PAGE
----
Wow, been a busy summer! been slowly chipping away at this waiting list i have accumulated over the past few months. to everyone who has waited, thanks for hangin' in there! i'm doing the best i can to get to all of you. that said, i am not adding to the list until i can get through some first.
This project was a commission for an artist who needed a circuit to add to one of his installation pieces. the intent was to have the circuit and all of its hardware be removable from the temporary enclosure, so that it could be installed in the installation piece at a later time. this seemed easy enough in theory, but was actually pretty complicated. it is hard to know what vulnerabilities exist in the wiring when you are looking at it through someone else's eyes. i did my best to make things as strong and clean as possible. that in itself was a real challenge since the circuit was pretty complex for the amount of hardware it uses.
The piece was designed to have maximum sonic flexibility through the use of only two analog joysticks. this was because in the art-installation application, the analog joysticks would be the only thing to be used. the customer was OK with having simple functions, since there are really a limited number of things you can do with four joystick axis(four), but i convinced him that i could cram some more functions in to it that could be toggled by the joysticks' center push switches, and still be small enough to fit into a small enclosure. i ended up biting off more than i could chew, as always, but after some backtracking, we came up with a good signal path that had enough flexibility that it was not boring, but not so much complexity that the enclosure would have to be substantially larger.
This project took a lot of back and forth. over the past few months that i have been working on a commission basis, i have really been learning a lot about communication, and it has really been great. i really feel like i am getting better and better at giving people what they want, and whining less about why it is difficult for me to do. anyway, back on topic. it was really great to work with this particular artist and talk with him on the phone. that rarely happens. in fact, lately it has been rare that i work for someone who lives in the US!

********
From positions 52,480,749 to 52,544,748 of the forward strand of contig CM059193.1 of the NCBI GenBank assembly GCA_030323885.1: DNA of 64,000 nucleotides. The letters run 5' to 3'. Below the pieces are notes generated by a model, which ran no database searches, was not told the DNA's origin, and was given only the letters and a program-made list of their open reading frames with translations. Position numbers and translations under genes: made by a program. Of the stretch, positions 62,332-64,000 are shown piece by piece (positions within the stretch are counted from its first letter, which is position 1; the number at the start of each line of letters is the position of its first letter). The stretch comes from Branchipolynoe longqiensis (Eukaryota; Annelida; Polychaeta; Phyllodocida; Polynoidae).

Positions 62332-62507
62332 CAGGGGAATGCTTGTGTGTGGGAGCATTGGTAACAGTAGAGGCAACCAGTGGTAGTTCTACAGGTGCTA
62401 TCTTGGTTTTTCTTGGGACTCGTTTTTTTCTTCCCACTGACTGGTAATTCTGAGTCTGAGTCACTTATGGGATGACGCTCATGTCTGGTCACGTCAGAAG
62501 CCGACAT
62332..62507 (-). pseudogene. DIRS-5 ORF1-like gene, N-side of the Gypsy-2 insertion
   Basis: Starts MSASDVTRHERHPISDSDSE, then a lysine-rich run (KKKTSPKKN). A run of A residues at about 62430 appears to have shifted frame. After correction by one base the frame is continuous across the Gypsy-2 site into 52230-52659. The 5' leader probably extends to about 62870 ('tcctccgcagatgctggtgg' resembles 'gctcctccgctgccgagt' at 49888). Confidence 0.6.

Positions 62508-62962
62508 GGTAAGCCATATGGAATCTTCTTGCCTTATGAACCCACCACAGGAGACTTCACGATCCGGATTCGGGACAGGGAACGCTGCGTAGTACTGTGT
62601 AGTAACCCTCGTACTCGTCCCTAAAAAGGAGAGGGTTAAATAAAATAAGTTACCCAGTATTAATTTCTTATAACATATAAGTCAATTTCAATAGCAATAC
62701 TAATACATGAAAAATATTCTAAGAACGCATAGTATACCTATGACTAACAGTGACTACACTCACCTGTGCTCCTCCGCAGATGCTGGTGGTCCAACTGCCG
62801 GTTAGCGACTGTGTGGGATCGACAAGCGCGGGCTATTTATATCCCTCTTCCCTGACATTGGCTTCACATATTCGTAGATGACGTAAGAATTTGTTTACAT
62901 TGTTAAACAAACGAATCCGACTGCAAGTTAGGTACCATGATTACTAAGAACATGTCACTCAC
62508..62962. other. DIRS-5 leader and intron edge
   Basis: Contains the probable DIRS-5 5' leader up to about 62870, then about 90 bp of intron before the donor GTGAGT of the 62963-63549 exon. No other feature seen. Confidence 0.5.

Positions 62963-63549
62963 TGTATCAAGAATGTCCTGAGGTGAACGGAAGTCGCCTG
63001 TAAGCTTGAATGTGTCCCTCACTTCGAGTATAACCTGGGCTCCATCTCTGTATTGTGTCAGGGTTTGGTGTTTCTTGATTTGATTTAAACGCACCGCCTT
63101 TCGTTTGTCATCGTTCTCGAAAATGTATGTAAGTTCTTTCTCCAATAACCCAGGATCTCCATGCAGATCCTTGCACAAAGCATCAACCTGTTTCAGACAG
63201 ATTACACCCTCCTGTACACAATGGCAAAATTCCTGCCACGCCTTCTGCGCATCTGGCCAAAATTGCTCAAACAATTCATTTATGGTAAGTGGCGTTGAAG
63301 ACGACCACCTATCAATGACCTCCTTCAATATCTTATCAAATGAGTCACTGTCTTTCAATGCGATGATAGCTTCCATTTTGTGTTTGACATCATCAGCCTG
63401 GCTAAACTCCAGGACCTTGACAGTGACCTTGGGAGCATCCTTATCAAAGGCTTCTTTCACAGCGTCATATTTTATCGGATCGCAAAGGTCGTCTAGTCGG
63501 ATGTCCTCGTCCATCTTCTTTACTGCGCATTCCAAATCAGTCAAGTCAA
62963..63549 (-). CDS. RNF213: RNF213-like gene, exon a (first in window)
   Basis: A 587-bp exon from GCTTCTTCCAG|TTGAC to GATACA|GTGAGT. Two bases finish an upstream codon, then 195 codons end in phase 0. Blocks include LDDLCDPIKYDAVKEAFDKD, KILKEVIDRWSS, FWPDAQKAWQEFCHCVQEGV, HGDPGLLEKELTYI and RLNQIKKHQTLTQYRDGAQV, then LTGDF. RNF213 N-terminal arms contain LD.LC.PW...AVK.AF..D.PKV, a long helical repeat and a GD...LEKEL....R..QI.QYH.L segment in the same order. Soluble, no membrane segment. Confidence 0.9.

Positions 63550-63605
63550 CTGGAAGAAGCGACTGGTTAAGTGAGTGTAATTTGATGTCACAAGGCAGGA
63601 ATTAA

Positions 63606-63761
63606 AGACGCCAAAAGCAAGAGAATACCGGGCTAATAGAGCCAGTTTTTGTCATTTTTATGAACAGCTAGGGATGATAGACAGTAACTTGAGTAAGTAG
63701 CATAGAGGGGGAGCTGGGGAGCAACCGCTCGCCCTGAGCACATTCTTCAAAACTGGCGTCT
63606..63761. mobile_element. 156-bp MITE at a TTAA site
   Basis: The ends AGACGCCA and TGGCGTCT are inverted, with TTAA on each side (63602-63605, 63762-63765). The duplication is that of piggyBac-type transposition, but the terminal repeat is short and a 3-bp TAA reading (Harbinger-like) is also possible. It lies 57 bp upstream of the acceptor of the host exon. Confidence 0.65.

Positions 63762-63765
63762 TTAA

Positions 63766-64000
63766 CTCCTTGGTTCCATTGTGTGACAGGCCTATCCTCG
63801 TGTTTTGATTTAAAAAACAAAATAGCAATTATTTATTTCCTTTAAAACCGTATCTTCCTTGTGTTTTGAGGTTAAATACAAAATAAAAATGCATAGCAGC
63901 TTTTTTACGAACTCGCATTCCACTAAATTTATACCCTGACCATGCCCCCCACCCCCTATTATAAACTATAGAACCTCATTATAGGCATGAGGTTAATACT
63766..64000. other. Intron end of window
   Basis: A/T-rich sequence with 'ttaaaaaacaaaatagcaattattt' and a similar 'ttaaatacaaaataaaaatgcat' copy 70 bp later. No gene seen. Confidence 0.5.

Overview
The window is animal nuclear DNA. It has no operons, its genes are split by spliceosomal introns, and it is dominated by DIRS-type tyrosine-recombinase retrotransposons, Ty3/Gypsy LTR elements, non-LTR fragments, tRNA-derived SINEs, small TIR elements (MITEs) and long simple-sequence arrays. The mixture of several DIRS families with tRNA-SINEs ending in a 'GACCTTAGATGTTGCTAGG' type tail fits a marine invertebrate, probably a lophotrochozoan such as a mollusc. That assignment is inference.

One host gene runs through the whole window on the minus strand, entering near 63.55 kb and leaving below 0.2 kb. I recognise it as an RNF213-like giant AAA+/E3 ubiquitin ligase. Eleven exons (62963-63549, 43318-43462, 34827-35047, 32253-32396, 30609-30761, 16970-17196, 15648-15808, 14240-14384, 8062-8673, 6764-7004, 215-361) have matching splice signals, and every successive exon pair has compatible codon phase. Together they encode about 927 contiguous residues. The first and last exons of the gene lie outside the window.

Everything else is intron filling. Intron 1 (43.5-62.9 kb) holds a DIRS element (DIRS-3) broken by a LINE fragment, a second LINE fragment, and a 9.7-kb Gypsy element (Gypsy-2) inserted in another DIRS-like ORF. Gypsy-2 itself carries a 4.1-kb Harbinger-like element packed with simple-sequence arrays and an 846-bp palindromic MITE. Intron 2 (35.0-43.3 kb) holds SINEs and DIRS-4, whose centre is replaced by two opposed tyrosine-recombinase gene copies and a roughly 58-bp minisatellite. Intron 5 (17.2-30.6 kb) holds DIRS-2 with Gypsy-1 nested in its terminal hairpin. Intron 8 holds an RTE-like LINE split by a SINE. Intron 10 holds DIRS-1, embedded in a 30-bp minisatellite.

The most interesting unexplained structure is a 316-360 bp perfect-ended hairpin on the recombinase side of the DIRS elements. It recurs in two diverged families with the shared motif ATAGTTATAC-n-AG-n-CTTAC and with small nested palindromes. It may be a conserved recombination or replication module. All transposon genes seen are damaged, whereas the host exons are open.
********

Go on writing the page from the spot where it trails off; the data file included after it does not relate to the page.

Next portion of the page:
Anyway, back to the circuit. the circuit consists of one square-wave VCO that is fed to a 12db lowpass filter with a fixed resonance. the signal is then sent to a VCA, and finally a PT2399 delay before being sent to the power-amp and output section. there is also one triangle LFO that can be toggled on or off to modulate the VCO or VCF. the LFO can modulate the VCA in a kind of interesting way. on one joystick axis, the VCA can be controlled manually from center(full-off) to one outer direction, and in the other direction from center, can control the depth of the LFO to the VCA. this was a pretty fun circuit to design and i will definitely be using it again someday. the center-push switches of the two joysticks are hooked up to a counter chip that sequences through the LFO modulation combinations, as well as turns the PT2399 on or off, and switches the LFO range to high or low. in all, there are 16 different mode combinations possible. there are four mode LEDs that indicate when a mode is active or not. the VCA also has a manual gate switch that opens up the VCA to full when pressed. the volume control knob has the power switch built in, so when the master volume is turned all the way down(counter-clockwise), the power clicks off. i also added CV inputs. the CV inputs simply bypass the positive rail to the joysticks, so the joysticks act as threshold controls for the CV inputs.
Because this was only to be a temporary enclosure for the circuit, i used an enclosure from my NT series. i had an extra box from the NT01 series, so i used it. it was a really good fit too.